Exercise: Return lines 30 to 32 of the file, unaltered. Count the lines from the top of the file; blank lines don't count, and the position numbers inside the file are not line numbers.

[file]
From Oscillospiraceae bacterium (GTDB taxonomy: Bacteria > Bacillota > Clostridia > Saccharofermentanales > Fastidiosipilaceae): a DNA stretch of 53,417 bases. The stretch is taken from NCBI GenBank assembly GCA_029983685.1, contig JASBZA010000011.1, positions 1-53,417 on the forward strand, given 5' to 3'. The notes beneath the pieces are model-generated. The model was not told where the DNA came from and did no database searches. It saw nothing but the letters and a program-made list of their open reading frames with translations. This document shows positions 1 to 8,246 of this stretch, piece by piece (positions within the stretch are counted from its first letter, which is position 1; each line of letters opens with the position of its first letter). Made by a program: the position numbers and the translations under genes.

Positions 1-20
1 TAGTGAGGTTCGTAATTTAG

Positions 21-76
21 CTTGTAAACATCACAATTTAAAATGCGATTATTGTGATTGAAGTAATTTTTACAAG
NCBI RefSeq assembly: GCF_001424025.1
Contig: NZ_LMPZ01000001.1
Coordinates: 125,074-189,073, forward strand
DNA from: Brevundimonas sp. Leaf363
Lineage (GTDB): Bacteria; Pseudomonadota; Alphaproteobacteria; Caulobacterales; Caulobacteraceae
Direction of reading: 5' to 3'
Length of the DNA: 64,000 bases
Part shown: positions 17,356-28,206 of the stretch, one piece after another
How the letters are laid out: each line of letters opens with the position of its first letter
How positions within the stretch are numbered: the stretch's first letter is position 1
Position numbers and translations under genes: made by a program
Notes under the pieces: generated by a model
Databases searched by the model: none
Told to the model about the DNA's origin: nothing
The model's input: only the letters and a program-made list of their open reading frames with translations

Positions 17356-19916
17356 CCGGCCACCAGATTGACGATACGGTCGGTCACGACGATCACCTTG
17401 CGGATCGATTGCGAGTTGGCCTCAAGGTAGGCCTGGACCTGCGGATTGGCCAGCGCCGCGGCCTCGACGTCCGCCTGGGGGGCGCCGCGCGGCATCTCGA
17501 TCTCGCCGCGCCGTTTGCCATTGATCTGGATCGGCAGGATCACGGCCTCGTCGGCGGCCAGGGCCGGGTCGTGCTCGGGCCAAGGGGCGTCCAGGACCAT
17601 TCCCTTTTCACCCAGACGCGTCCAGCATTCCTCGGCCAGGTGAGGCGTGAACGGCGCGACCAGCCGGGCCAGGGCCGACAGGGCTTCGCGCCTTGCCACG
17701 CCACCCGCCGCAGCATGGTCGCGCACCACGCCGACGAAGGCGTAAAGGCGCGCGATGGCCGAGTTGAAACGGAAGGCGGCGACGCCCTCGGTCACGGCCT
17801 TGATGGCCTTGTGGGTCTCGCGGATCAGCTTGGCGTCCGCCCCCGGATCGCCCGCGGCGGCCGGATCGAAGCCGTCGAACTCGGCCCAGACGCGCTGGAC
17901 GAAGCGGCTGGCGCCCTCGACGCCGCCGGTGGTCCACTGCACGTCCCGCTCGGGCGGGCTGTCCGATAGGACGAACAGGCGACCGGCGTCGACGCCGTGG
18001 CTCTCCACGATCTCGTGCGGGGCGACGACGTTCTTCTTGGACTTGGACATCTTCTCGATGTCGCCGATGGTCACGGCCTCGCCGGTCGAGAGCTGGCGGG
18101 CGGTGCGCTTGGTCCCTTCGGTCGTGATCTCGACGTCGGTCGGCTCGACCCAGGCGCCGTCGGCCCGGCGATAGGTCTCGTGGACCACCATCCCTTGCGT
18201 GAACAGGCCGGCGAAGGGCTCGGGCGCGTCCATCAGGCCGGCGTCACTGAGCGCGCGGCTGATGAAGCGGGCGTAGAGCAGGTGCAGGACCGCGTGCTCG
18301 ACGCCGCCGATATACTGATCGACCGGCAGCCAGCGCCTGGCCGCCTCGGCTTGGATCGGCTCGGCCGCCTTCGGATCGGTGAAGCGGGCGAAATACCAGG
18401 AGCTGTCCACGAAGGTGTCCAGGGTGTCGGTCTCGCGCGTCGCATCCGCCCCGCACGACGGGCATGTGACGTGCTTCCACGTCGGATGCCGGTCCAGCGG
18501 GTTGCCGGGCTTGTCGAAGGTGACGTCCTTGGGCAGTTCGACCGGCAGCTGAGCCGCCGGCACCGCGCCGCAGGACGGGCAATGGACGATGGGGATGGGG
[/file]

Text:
18101 CGGTGCGCTTGGTCCCTTCGGTCGTGATCTCGACGTCGGTCGGCTCGACCCAGGCGCCGTCGGCCCGGCGATAGGTCTCGTGGACCACCATCCCTTGCGT
18201 GAACAGGCCGGCGAAGGGCTCGGGCGCGTCCATCAGGCCGGCGTCACTGAGCGCGCGGCTGATGAAGCGGGCGTAGAGCAGGTGCAGGACCGCGTGCTCG
18301 ACGCCGCCGATATACTGATCGACCGGCAGCCAGCGCCTGGCCGCCTCGGCTTGGATCGGCTCGGCCGCCTTCGGATCGGTGAAGCGGGCGAAATACCAGG